Review – “Goon” – Tobias Jesso Jr.

reviewed by Laura Stanleypackshot2

Despite its playful title, Goon is an emotional powerhouse. Its subtle delivery demands your full attention and attention is what it’s getting. Quite suddenly, Vancouver’s Tobias Jesso Jr. is a familiar name – performing his hit “How Could You Babe” on the Tonight Show and “Without You” on Conan and even earning a fan in Adele. On paper, nothing about Jesso’s music is flashy and the only thing that makes him standout is his height – 6 ft 7!- and yet, he elegantly taps into the simplest of human emotions, making his music gripping and extremely relatable.

Tobias Jesso Jr. sounds like a child of a 70s or 80s singer-songwriter. Most noteworthy, the completely charming “Can We Still Be Friends” could easily be the sequel to Carole King’s 1971 classic “You’ve Got A Friend.” By putting together familiar arrangements of piano, drums, bass and the occasional addition of strings, horns, or guitars, his music is earnest and warm. It’s a delectable backdrop to the complex moments that Jesso paints.

A song that is on the minds of many, “How Could You Babe” is just the, granted, very catchy, tip of Goon’s metaphorical iceberg. Built around some simple piano chords, with each repetition of Jesso crying “how could you babe?” the despair grows more urgent and ultimately ends with Jesso unleashing a scream in the last verse. For those who like poppy, piano-based emotional ballads (think Sam Smith’s “Stay With Me”), to like “How Could You Babe” is a complete no brainer. For those less inclined, (you might have thought “ugh” during the above description) hear me out: you know that wonderful feeling when you’re mid-falling in love/lust/like/whatever but you suddenly look around and the other party is nowhere in sight? With not even your naive optimism to cushion the blow, you’re left alone to painfully hit the ground. Every replay of “How Could You Babe” is like going through that all again. Gloriously painful.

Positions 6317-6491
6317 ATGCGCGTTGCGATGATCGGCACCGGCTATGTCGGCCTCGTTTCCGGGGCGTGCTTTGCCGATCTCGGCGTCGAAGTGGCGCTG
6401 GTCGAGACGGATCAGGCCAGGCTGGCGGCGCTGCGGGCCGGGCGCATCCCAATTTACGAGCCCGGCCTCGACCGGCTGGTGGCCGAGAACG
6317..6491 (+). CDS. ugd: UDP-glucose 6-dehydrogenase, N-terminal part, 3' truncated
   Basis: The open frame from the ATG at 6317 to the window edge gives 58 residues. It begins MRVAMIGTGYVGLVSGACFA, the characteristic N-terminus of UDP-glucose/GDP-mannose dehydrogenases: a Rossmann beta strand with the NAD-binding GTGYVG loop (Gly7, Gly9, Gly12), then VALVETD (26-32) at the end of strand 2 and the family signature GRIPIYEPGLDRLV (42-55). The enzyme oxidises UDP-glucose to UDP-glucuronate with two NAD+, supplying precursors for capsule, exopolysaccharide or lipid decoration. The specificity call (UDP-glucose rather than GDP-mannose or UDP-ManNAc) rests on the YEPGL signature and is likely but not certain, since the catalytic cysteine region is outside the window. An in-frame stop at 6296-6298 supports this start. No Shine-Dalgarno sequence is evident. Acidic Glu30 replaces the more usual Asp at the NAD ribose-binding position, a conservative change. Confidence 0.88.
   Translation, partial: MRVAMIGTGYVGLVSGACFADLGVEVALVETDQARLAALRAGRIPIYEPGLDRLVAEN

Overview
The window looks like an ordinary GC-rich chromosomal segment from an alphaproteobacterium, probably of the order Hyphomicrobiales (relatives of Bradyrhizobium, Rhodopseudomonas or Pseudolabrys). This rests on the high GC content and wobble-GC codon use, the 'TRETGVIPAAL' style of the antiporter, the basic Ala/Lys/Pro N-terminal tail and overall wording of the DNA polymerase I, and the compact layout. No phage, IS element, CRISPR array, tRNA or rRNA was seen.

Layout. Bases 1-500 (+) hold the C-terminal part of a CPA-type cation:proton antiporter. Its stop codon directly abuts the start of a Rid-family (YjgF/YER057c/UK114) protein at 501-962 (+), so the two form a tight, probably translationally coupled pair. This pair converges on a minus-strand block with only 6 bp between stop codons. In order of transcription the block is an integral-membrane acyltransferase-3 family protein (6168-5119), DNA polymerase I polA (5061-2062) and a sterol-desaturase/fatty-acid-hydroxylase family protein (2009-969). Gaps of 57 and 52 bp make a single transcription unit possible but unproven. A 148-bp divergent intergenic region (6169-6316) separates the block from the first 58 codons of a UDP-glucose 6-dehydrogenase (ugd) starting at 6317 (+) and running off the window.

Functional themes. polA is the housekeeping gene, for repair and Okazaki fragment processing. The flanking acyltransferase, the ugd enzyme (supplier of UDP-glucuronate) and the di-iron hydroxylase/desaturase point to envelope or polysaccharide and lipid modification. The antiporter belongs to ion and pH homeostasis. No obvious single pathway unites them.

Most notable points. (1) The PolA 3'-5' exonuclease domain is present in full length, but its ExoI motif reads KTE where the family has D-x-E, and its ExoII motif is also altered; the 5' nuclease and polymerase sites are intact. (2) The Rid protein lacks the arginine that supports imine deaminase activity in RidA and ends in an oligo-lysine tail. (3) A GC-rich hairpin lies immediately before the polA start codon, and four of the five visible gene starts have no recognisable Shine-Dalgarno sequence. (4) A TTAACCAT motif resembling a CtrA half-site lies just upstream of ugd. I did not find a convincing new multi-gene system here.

“Without You” won’t help with your sadness either as it reflects on these above emotions in a methodical manner. It’s a slow burning, a less obvious though equally powerful album hit, it comes to a peak during the bridge’s desperate question, “Oh, what have you got to lose?”

Where you’ll find the earliest emotional break is in “The Wait.” “The Wait” is an irresistible little love song. A simple plucked guitar and vocal combo, Jesso’s desire to find companionship is entirely confident, he can’t hide behind his bashful lyrics, even when he croons, “maybe you wanted more but if I change, could I ask you on a date?”

Based on Jesso’s own experience moving to California, “Hollywood” is a sombre reflection on fame and the industry standards. The song is later contrasted by the light “Leaving LA.” Jesso seems to find acceptance and a clarity here that had otherwise been absent.

Throughout Goon, we get glimpses of what is to come from Jesso. “Leaving LA” has some of those hints, the middle part of the track features some swirls and whirls and even a bongo drum, and “For You” is a bright, upbeat number that is one of the fullest songs from the record. With a dramatic vocal performance from Jesso and an ending guitar solo, “Crocodile Tears” is theatrical while the closer, “Tell the Truth” sneaks in there almost as a folky number, with the backing strings allowing Goon to glide to a finish.

Tobias Jesso Jr. is is more than a shadow living in a shadow of a past music style; he occupies space. He is part of an ongoing renewal of music’s simplicity. Goon is just the beginning of what should be a long journey for Tobias Jesso Jr.

Top Tracks: “How Could You Babe”; “Can We Still Be Friends”; “The Wait” 

Rating: Proud Hoot (Really Good) + *swoop*

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